Hospitals are always angling to get their hands on the latest, greatest piece of medical hardware, and are willing to spend big bucks for it.
But the new must-have products don’t perform tests or assist in medical procedures. I’m talking about computer systems that run clinical and business operations at hospitals and health care networks.
The health care world is changing fast, and information technology is the organizational backbone that hospitals are depending upon to help them adapt. The federal government is pushing for electronic health records and new reimbursement systems that emphasize flat fees rather than a la carte medical charges. That’s driving the demand for expensive software.
How expensive? Partners HealthCare — the giant parent organization of Massachusetts General and Brigham and Womens, among other hospitals — recently signed off on a new system that will cost at least $600 million and take years to fully implement. The real final tab is anyone’s guess. (Partners declined to take a shot but said it has not budgeted more than the published sticker price so far.)
Why was it so important to spend that kind of dough on new software?
“Generally, we’re only as good [at] managing patients as what we know about them,” says David Blumenthal, who is the chief health information and innovation officer at Partners. “If your goal is to significantly improve the efficiency and quality of care, we simply can’t do that with the systems that we currently have.”
One last holy-cow financial number: Partners is ditching some of its existing software to make room for the new system, and taking a write-down of $110 million on the old stuff, some of which isn’t that old.
This is not the typical experience. Partners is spending more — much, much more -- than other hospitals and health networks in Massachusetts to upgrade or replace software systems.
Meditech Inc., a Westwood company that practically owns the community hospital software market in the state, estimates the average amount its smaller customers might spend on a new system at $2 million to $3 million.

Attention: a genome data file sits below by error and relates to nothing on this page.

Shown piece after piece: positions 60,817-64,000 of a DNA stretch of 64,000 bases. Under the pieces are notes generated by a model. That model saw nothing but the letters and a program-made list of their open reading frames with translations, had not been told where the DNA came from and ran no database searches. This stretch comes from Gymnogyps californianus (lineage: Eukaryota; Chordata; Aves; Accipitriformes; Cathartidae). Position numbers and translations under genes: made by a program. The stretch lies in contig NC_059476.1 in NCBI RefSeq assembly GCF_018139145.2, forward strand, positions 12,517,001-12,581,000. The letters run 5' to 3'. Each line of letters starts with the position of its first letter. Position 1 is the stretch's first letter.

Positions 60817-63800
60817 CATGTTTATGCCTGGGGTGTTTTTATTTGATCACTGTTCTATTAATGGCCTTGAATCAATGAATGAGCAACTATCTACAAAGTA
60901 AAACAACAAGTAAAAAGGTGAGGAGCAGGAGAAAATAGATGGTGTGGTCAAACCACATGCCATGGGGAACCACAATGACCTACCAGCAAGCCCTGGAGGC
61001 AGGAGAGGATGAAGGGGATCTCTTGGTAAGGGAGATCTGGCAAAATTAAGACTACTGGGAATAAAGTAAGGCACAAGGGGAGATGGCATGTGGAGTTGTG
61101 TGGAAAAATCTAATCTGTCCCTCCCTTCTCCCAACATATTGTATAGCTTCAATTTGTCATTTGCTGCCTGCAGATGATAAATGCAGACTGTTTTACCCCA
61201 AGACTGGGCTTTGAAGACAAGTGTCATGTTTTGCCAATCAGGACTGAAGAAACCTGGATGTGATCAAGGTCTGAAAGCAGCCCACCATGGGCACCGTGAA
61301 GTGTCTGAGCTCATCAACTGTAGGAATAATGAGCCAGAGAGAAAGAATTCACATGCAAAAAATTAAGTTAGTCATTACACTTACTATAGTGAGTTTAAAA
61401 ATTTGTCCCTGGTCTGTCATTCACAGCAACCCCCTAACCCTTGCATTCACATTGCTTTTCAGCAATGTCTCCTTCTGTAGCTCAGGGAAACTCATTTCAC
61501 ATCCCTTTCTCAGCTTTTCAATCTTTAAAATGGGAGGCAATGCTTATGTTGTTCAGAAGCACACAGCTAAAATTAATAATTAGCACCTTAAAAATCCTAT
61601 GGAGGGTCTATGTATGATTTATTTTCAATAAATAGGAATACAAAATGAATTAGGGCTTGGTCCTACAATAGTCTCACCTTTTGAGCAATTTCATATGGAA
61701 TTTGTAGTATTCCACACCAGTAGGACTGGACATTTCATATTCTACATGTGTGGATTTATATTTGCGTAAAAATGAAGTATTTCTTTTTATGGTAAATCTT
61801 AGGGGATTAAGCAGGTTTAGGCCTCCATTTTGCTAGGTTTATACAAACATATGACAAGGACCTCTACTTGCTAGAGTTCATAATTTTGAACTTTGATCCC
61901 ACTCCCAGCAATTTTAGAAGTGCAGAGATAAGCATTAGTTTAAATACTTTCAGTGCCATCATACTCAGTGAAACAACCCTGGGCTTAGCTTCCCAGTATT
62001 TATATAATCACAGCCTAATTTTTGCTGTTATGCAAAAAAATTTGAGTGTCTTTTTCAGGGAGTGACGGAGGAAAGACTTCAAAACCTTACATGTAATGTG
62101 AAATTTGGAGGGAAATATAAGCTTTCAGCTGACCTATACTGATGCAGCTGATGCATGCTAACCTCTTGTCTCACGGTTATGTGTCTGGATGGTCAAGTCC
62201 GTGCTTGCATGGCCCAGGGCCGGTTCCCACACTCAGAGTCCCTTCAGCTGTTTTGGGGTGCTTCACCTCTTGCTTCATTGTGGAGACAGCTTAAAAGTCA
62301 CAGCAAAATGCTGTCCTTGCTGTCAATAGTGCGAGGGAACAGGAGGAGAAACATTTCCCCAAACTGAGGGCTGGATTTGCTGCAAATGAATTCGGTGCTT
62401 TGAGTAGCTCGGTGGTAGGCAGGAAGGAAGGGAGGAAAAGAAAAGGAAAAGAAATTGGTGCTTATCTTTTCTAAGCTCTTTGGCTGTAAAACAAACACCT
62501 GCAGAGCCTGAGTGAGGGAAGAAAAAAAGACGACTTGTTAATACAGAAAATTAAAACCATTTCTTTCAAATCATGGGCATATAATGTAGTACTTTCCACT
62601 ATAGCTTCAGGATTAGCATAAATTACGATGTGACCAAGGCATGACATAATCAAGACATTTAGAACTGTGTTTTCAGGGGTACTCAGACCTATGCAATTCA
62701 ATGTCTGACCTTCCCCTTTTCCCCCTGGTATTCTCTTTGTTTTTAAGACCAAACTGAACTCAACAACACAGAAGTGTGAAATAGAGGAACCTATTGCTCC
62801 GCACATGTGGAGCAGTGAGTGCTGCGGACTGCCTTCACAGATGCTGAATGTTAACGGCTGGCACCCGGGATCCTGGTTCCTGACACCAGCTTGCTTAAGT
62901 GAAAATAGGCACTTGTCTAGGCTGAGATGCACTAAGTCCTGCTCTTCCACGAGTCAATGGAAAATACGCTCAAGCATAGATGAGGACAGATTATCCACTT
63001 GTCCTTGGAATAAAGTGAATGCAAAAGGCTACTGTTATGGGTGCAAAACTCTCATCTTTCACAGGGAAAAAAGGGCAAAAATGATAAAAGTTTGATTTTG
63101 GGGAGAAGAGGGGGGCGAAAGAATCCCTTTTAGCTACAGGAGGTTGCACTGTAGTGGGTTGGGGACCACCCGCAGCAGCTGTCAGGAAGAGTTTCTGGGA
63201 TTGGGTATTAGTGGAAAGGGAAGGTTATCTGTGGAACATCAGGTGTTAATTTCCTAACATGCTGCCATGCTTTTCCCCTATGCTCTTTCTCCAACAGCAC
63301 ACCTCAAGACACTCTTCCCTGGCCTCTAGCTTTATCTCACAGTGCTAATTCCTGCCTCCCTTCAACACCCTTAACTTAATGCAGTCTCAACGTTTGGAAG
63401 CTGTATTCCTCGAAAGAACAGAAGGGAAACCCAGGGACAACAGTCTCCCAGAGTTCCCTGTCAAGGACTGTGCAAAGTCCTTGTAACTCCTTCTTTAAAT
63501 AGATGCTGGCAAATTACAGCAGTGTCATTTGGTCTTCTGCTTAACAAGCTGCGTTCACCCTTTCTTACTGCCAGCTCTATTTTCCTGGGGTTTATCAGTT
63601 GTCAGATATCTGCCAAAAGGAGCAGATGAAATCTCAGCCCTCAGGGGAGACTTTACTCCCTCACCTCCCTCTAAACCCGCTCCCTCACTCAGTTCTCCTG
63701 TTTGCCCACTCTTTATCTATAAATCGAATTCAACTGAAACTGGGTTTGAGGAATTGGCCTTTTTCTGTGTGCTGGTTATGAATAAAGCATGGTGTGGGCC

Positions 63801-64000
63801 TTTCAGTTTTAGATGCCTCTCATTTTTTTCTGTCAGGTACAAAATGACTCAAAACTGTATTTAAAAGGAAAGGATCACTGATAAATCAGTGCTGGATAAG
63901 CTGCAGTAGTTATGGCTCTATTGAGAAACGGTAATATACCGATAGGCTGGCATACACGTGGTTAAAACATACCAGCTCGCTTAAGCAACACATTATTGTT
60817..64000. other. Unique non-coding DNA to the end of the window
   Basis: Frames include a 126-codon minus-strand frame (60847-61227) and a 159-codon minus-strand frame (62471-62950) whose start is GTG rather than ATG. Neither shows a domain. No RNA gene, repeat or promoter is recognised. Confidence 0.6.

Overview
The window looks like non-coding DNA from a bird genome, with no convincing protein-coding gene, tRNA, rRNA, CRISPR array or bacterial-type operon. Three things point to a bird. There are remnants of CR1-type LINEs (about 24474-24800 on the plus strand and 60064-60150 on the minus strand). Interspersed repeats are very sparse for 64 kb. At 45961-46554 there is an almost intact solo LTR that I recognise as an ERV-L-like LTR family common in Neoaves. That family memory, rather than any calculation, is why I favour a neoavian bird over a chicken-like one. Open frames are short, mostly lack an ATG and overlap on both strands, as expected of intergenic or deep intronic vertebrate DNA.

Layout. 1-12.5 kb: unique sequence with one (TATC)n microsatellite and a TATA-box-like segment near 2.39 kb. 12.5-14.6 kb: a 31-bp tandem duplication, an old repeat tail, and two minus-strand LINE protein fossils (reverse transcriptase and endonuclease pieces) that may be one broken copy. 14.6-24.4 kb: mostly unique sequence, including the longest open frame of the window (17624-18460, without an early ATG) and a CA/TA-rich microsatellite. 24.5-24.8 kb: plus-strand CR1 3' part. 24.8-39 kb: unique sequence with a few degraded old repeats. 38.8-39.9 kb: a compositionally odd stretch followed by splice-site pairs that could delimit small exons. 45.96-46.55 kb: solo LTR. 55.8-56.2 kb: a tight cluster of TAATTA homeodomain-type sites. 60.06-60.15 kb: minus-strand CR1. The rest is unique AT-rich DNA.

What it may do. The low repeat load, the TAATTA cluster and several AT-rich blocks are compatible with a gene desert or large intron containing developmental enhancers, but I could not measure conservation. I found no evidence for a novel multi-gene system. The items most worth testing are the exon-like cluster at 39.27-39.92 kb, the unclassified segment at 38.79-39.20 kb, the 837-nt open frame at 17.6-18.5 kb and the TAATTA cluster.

So why on earth does Partners need to spend so much money on its system? And what does that price tag mean for other hospitals and health systems effectively competing with Partners for patients?
When it comes to price, it’s only fair to acknowledge the sheer size of Partners, which includes nine hospitals and a big physician organization. More importantly, research, a huge educational operation, clinical trials, and general care make Partners more complex than any other health provider in the state.
Partners chose to buy software from Epic Systems Corp., the Four Seasons of hospital information technology providers. Customer satisfaction is never in doubt, but it comes at a price.
Epic is a popular vendor to big, complex health care providers around the country. Kaiser Permanente, a giant California system that cares for more than 9 million patients, signed off on a $4 billion Epic system. Yale New Haven — considerably smaller than Partners — bought a $250 million system from the software company.
I have a common reaction every time a hospital executive tells me how computer technology will help doctors track patients and their care, to make sure everything works the way it should. So I asked Blumenthal: Weren’t you paying attention before?
The answer is yes, sort of. But information doesn’t always follow patients around very consistently. The fact that you have to fill out a new clipboard full of information at every specialist office is a sign of something.
The leading Partners hospitals used to write their own medical software, and those days are ending with the new Epic contract. Blumenthal is relying on a leading vendor to supply a software platform, but most of that $600 million will be spent customizing a system around the expertise and needs of Partners doctors.
Partners, says Blumenthal, is reorganizing the way it manages care for thousands of patients, and its new software is the information system that will make that possible. He doesn’t think of the big plan as a software launch. “It’s a clinical redesign project,” he says.
Partners does seem to be reorganizing aggressively for the future, and that’s a good thing. But it’s much harder to say where that leaves other hospitals and health systems, which don’t have comparable riches available but are competing for the future.Steven Syre is a Globe columnist. He can be reached at firstname.lastname@example.org.